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10774: transaction: database or .net framework?

Posted on 2014-11-29
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Last Modified: 2014-12-01
Hello experts:

1. When should I use transactions in the database? (begin, commit, rollback)
2. When I use the .net framework?

Which is better?
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Question by:enrique_aeo
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by:David Johnson, CD, MVP
David Johnson, CD, MVP earned 167 total points
ID: 40472213
It is your choice.. for ease of coding learn entity framework this is when getting code out the door is paramount to total control or optimization for speed.  I think you meant entity framework and not .net framework. .net framework gives you api's for accessing items that otherwise require assembly or c++ code .. it allows you to program using a higher level language using constructs that are easier to again get code out the door.

I've written in C and ASM and can assure you that with todays compilers and using .net it is getting close in regards to speed but is far from close when the size of the execuatable is paramount.

Start transaction, commit transaction, rollback transaction are sql commands that rely on the sql server and give you more control but the downside is the amount of code you have to write. They both get the job done.  Good DBA's would rather everything possible was ina stored procedure but sometimes there are time and programmer ability constraints that getting working code out first is the priority.  Note: programming skills and dba skills are good to have but knowing 1 doesn't mean knowledge of the other. They are considered separate disciplines these days.  In a large organization graphics design (UI element) and database operations are done by separate groups with the programmer being the plumber that attaches everything into a workable solution.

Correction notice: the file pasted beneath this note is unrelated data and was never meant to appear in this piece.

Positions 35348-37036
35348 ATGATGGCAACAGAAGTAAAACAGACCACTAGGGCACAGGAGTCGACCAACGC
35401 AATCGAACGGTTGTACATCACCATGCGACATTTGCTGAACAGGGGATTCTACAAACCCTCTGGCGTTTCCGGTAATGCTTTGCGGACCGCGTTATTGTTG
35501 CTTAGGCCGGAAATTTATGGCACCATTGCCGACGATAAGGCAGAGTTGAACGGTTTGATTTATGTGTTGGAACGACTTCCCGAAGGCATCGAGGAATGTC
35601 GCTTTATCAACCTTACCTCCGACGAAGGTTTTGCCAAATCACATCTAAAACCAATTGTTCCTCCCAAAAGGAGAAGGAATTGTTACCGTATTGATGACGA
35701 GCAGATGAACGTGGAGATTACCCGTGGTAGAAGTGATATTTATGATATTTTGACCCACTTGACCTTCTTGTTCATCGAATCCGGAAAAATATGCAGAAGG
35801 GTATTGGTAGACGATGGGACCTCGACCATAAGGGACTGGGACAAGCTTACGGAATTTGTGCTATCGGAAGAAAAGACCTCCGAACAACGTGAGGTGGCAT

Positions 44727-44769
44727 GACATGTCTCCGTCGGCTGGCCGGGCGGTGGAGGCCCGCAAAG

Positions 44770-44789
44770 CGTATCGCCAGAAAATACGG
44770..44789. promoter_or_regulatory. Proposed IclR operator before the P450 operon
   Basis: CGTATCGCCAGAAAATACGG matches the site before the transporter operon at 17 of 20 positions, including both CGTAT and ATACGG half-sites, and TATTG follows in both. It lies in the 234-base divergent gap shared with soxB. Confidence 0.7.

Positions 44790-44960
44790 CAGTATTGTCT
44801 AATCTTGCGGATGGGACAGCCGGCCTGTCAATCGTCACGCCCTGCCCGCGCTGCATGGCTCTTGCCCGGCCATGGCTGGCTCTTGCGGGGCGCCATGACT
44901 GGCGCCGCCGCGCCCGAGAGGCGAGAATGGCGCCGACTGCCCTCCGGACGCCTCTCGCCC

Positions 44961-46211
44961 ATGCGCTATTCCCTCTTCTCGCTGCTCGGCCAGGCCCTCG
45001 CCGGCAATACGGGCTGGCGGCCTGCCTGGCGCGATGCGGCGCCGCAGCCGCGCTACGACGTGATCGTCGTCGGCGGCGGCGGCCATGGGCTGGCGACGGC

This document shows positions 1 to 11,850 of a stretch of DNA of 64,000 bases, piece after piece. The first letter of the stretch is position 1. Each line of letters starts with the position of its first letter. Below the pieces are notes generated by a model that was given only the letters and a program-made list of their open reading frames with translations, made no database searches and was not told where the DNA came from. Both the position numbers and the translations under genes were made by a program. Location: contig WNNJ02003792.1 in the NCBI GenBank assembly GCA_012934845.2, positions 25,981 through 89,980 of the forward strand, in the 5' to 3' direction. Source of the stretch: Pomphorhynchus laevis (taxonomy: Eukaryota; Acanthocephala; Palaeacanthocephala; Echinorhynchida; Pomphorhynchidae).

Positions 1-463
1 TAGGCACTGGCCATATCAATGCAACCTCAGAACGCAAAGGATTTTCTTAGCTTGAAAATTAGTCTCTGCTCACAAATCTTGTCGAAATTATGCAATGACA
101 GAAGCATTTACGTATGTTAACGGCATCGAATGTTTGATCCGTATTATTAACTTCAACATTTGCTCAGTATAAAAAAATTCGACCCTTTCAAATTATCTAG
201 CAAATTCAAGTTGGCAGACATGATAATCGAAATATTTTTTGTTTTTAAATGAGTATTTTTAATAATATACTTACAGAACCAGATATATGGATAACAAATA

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by:Jacques Bourgeois (James Burger)
Jacques Bourgeois (James Burger) earned 333 total points
ID: 40472215
You use transactions in the database when you need to perform many different operations but treat them as if they are one. If one of the operations fail, then you can simply rollback the transaction to cancel what was already done.

As an example, if you are creating a bill in one table and then store the details in another one, and then update the inventory in another one, 3 operations that need to be done in sequence, you want an easy way of cancelling the whole operation if something happens while writing the details of updating the inventory. That is a very good place to use a transaction.

You do it in the framework when you also need to perform a group of operations over many systems that manage their own transactions. Think of an operation that changes data both on SQL Server through the SqlSlient namespace and an Access database through OleDB. These could both have their own transaction going but since it is only one operation, you could use the classes in the Transaction namespace of the framework to manage them as one.
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by:enrique_aeo
ID: 40473834
We may conclude that:

1. If the transaction affects multiple databases then you should control the programming language (.framework).

2. If it affects a single database; then control what transactions should be done in the same database
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by:
Jacques Bourgeois (James Burger) earned 333 total points
ID: 40473895
Usually for 2, but it depends for 1. You can never have a definitive answer, because there are many possible variations.

In my answer, I was giving an example where we do not only use 2 databases, but 2 different types of databases Since transactions are not handled the same way in SQL Server and Access, you cannot handle the transaction at the database level, and thus the transaction must be controlled by the code.

However, if both transactions are on different databases on the same server, you have an alternative that might not be evident at the database level: a server wide transaction. Transactions in a stored procedure are at the server level, so you could control a transaction between 2 databases in a stored procedure, as long as the 2 databases are on the same server. If they are on different servers however, you will have to do it through the framework.
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